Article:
There are market expectations that the Fed will begin raising its fed funds target rate in 2023 from the current range of zero to 0.25%. Meanwhile, more fund managers now consider higher-than-expected inflation would be the biggest danger to the market, replacing COVID-19 as the main risk, according to a Bank of America survey for March.

The US economy is expected to recover further with the US government circulating COVID-19 vaccines from three companies — Pfizer and its partner BioNTech, Moderna, and Johnson & Johnson — and with about 111 million people already vaccinated.

“Also, it doesn’t hurt when you have almost $2 trillion in [fiscal] stimulus get done since your last policy meeting,” said Moya, adding that “the economy is likely to run hot for a little bit.”

A steady grind higher of the 10-year yield “is completely healthy,” said Moya.

“But if this pace continues [and] by the end of the month we’re above 2%, that is going to be somewhat disruptive to the economic recovery,” which would likely prompt the Fed to take action, he said. The Fed’s tools include buying more Treasury bonds, he added.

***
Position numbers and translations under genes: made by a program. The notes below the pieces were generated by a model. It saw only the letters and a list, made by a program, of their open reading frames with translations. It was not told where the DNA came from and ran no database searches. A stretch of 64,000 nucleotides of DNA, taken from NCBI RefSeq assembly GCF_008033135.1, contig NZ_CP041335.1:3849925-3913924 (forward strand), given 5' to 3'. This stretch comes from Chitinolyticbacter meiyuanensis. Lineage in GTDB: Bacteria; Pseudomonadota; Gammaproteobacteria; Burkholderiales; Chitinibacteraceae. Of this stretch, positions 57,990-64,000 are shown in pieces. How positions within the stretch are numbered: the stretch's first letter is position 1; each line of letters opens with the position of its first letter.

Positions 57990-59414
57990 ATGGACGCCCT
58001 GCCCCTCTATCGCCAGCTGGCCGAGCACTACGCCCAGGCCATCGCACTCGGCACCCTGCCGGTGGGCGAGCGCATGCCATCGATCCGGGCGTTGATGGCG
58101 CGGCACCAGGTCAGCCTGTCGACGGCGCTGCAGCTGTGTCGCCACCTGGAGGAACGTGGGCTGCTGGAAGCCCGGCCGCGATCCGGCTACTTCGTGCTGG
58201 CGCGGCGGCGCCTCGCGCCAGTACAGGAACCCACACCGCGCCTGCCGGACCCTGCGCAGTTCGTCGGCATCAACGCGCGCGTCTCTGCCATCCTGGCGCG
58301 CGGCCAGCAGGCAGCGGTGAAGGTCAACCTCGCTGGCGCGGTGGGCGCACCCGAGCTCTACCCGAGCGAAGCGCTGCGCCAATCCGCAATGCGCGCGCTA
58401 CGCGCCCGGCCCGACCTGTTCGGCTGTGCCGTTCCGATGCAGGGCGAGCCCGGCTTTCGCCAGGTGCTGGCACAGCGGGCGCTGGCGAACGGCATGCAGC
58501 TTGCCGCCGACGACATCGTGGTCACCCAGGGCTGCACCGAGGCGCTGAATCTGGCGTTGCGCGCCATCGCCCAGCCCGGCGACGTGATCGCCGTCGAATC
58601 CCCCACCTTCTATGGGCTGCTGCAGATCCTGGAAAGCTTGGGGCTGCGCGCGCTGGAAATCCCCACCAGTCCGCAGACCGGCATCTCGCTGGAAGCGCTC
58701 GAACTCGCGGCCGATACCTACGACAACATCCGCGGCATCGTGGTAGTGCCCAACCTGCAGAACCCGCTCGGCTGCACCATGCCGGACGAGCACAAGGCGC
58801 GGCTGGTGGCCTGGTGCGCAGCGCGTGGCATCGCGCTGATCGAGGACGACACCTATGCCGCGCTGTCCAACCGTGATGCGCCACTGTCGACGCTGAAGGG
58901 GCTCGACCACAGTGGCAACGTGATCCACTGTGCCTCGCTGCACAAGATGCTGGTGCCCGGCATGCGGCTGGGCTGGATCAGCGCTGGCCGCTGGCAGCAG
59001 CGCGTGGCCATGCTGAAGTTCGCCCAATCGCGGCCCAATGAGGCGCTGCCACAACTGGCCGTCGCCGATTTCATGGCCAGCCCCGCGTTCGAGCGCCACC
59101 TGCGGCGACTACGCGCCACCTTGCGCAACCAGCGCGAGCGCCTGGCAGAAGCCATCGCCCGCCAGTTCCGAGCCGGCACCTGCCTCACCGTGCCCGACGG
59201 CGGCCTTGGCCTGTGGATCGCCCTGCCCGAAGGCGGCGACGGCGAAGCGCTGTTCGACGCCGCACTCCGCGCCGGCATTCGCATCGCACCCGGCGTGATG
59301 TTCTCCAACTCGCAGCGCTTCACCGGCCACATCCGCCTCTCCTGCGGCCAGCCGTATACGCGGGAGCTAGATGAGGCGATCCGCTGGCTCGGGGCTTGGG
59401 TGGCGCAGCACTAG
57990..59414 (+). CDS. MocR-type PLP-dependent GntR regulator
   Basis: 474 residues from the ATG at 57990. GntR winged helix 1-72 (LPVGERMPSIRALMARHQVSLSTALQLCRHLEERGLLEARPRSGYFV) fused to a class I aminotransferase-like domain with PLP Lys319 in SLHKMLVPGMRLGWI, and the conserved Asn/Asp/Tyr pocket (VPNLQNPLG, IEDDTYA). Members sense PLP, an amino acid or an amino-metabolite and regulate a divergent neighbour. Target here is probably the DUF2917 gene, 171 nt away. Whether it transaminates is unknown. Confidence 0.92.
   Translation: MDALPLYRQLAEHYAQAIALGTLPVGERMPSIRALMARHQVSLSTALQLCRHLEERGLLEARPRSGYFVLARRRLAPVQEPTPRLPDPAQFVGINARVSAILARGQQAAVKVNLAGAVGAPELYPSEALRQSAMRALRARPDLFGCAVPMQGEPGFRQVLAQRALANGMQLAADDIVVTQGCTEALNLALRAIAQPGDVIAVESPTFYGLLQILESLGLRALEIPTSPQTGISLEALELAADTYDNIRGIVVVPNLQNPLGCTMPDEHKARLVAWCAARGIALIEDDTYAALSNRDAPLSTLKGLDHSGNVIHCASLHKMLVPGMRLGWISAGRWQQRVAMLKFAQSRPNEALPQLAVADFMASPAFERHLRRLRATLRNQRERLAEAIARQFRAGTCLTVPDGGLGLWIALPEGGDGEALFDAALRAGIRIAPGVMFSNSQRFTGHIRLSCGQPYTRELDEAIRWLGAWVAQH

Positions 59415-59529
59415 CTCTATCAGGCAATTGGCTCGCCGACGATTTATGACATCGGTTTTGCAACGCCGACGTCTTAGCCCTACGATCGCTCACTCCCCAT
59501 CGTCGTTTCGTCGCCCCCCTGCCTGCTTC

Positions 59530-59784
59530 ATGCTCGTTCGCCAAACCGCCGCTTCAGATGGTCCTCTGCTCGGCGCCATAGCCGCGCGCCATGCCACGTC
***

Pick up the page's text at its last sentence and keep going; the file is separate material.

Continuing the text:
Read the original article on Business Insider

The post-pandemic economy will see a new class of growth stocks emerge, Fundstrat’s Tom Lee says

Thanksgiving airport coronavirus
Travelers wearing protective face masks walking through Concourse D at the Miami International Airport on Sunday, November 22, 2020 in Miami, Florida.

As the economy climbs out of the pandemic, a new class of stocks could emerge as investors’ go-to for growth: cyclical stocks.